Once here, you will be able to apply either as a resident of Minnesota or a nonresident, depending on the amount of time that you have been in the state. And, just as with standard fishing credentials, residents of Minnesota typically receive significant discounts when they are buying a commercial fishing license (though there are certain licenses that are the same price for residents and nonresidents). Then, once it is established whether or not you are a resident, you will be able to choose the permit that you want to apply for and pay the applicable price. Prices for commercial permits vary greatly and can run as low as $5 and as high as $700, depending on the permit.

Fishing Frequently Asked Questions

Oftentimes you can buy a fishing license through your state’s fishing department website. You will most likely need to create an account on the webpage and have a printer nearby to finalize your transaction. Make sure to also have a valid credit card on hand, as no other form of payment is accepted by state departments online. Take note that, as proof of your residency, you may be required to enter your driver’s license number.
In a general sense, a good number of states offer the following types of fishing licenses: a regular fishing license and a commercial fishing license. Depending on where you reside, you may also have the option to get a saltwater license to fish, if you are by coastal waters. In addition to these permits, you may be required to buy a fishing stamp, depending on the specific type of fish species you intend to catch.
A regular fishing permit is often valid for the period of a full year. However, you may also have the option to obtain a license to fish that is good for 24 hours or 72 hours, for example. In some instances, a weekly fishing license or a lifetime license may also be available. Lifetime licenses to fish are the most suitable option for those anglers who intend to fish for the duration of their lives. Keep in mind that if you would like to continue fishing after the expiration date of your current licensure, you will be required to get a new permit to fish.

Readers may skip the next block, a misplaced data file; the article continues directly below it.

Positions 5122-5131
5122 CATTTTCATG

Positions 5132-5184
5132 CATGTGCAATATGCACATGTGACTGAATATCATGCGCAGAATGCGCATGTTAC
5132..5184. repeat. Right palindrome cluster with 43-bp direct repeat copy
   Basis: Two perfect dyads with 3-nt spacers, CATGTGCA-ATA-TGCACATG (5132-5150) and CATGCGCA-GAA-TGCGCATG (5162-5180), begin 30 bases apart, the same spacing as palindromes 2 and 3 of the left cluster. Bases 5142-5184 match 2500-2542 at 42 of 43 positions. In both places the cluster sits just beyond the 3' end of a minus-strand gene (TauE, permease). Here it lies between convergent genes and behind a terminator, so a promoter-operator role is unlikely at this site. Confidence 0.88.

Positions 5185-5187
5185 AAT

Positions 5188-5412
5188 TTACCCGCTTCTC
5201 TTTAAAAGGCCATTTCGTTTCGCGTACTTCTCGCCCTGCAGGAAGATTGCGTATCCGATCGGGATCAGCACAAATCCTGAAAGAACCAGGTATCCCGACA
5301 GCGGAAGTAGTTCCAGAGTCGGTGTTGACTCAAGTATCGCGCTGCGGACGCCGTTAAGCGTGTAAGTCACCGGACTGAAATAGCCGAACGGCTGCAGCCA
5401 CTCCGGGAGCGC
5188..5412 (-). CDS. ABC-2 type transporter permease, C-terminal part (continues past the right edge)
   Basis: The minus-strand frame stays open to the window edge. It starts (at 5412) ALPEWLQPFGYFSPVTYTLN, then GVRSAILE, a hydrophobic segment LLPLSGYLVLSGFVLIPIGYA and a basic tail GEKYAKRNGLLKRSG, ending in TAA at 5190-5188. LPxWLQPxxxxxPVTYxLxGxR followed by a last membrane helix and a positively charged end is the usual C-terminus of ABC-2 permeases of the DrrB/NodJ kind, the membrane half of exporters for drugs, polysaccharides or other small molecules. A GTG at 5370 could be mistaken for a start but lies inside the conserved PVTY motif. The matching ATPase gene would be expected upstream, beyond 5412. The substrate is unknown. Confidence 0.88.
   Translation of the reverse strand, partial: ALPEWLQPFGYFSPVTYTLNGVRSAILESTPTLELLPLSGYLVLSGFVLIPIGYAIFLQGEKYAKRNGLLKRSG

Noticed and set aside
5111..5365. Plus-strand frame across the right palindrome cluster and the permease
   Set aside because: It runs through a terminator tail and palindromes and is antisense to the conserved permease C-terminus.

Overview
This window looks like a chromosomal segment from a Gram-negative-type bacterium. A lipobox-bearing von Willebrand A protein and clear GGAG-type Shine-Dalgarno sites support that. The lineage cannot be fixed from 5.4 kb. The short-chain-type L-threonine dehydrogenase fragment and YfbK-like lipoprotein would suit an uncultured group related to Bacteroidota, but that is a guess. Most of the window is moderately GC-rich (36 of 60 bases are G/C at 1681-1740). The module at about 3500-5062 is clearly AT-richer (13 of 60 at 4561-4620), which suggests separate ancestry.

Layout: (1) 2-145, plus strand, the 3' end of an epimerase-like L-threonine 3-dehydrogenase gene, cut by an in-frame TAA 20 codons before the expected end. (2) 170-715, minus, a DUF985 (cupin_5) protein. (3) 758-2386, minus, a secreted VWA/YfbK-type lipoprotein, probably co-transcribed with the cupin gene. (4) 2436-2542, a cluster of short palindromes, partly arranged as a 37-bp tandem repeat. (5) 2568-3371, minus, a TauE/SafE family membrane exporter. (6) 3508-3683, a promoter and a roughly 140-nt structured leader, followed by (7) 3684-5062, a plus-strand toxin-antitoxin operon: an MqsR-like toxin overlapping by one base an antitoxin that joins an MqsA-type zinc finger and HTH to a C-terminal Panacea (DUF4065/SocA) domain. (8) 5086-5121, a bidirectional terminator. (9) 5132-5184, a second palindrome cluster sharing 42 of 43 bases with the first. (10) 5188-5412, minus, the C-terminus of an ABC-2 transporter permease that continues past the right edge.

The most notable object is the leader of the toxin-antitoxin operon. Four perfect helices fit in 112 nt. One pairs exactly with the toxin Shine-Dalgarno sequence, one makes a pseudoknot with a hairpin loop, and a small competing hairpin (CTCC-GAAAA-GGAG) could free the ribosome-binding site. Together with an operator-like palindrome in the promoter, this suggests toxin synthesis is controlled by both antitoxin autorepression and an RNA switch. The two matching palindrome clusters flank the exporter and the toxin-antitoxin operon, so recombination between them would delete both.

The fees related to a state fishing license may vary, depending on a few factors. But senior residents and military veterans can usually get a fishing license that is free of charge, as long as they can present official documentation that supports their residency or military service. Resident licenses to fish are often more affordable than nonresident licenses. The most costly licenses are for those who would like to get lifetime credentials.
In the event that you have lost your fishing license or it was stolen, the most common way to obtain a duplicate is through your state’s fishing department. You may be required to make an in-person visit to a nearby office or to contact a licensed agent directly. Depending on where you reside, you may also have the option to order a fishing permit replacement online. But, to be sure, it is important that you double check with your state department first, as you may also need to bring in certain documentation, such as your driver’s license or ID card.